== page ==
Newsflash: Britain’s energy regulator has fined six suppliers a total of £10.8m for missing their targets for smart meter installation last year.
British Gas, OVO, Bulb, E.ON, Scottish Power and SSE all missed their rollout targets, leading to a shortfall of 1,026,628 smart meters, Ofgem has announced.
The suppliers have all agreed to make payments into Ofgem’s Energy Industry Voluntary Redress Fund (EIVRF) – whicih is used to provide help to consumers in vulnerable situations who are most at risk from cold homes and high energy bills.
Cathryn Scott, director of Enforcement and Emerging Issues at Ofgem, said:
“The installation of smart meters is a vital step in the modernisation of our energy system and the path to net zero by 2050. Smart meters give customers better information about their energy usage helping them budget and control their costs.”
Some suppliers did cite “mitigating factors” for missing their targets, some of which Oftem considered when setting their payments into the EIVRF, but didn’t hold a detailed review into what went wrong.
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China has dropped into deflationary territory for the second time this year, reigniting concerns over its economy.
Consumer prices in the world’s second-largest economy fell by 0.2%, compared with the previous year, in October, a larger decline than the 0.1% expected.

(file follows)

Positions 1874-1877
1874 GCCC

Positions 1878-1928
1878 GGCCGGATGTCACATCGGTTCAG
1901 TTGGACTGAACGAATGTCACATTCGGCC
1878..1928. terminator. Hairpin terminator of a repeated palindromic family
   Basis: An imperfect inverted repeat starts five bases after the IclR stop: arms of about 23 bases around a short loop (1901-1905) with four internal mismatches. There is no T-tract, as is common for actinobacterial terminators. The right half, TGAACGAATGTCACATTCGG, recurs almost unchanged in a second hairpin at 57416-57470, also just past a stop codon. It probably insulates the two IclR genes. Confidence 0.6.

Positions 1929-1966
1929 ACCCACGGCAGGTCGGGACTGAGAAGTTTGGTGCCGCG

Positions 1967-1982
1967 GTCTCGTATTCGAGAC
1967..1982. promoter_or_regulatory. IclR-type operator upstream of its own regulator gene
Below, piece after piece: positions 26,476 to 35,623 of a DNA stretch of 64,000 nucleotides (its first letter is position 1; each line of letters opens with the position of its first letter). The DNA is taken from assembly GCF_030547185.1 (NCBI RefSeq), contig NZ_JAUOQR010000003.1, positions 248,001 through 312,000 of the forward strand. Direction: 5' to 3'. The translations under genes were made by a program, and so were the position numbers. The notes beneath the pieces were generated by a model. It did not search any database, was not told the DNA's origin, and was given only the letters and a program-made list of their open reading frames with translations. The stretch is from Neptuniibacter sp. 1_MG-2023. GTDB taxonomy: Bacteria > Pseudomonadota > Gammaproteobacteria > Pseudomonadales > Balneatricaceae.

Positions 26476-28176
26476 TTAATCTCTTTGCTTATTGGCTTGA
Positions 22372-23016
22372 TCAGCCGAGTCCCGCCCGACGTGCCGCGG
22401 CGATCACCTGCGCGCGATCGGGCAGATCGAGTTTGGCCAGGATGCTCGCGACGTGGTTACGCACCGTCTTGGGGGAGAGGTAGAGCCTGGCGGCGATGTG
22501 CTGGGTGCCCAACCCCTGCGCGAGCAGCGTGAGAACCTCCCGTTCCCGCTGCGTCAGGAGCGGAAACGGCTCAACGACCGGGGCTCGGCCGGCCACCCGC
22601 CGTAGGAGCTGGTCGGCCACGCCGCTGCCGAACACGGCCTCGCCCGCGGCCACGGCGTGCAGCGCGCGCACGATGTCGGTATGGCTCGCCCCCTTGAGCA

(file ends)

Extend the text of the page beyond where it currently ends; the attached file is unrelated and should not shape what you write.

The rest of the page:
Chinese producers also cut their prices at a faster rate. The producer price index (a measure of prices at the factory gate) fell 2.6% year-on-year, following a 2.5% drop in September. That could push inflationary pressures down globally.
The drop in China’s CPI was partly due to cheaper food prices – pork, for example, cost 30% less than a year ago, with an oversupply of pigs and weak demand making this popular staple cheaper.
But there was also a notable slowdown in core inflation (stripping out food and energy), which fell to 0.6% in October from 0.8% in September.
While cheaper goods and services are welcome news for Chinese consumers, the fall in prices will worry Beijing, as it suggests economic demand remains weak almost a year after pandemic restrictions were ended.
Back in August, China’s inflation rate fell below zero, before returning to positive terrirory in October.
Deflation is a serious situation – falling price levels lead to a rapid slowdown in economic activity as consumers cut spending and business invest less (on the logical grounds that it will be cheaper next year).
However, is a small drop in prices actually full-blown inflation?
Robert Carnell, ING’s regional head of research for the Asia-Pacific, argues that China is actually grappling with “low underlying inflation”.
What China has right now, is a low rate of underlying inflation, which reflects the fact that domestic demand is fairly weak. What today’s data show is that it doesn’t take much of a negative shock from one of the components to push a low underlying headline inflation rate below zero on a year-on-year basis.
If you want to use any term, “disinflation” would be my preference, but what we are seeing today is mainly the result of a supply excess, rather than a collapse in demand.
Carnell adds that the inflation report highlights the “hog cycle” – when pork prices are high, farmers hold back pigs from the market to expand their herds, leading to a glut, causing herd shrinkage, etc etc.
China is not experiencing “deflation” as most headlines attest. But its pork prices are undoubtedly much lower, good news for all except farmers probably
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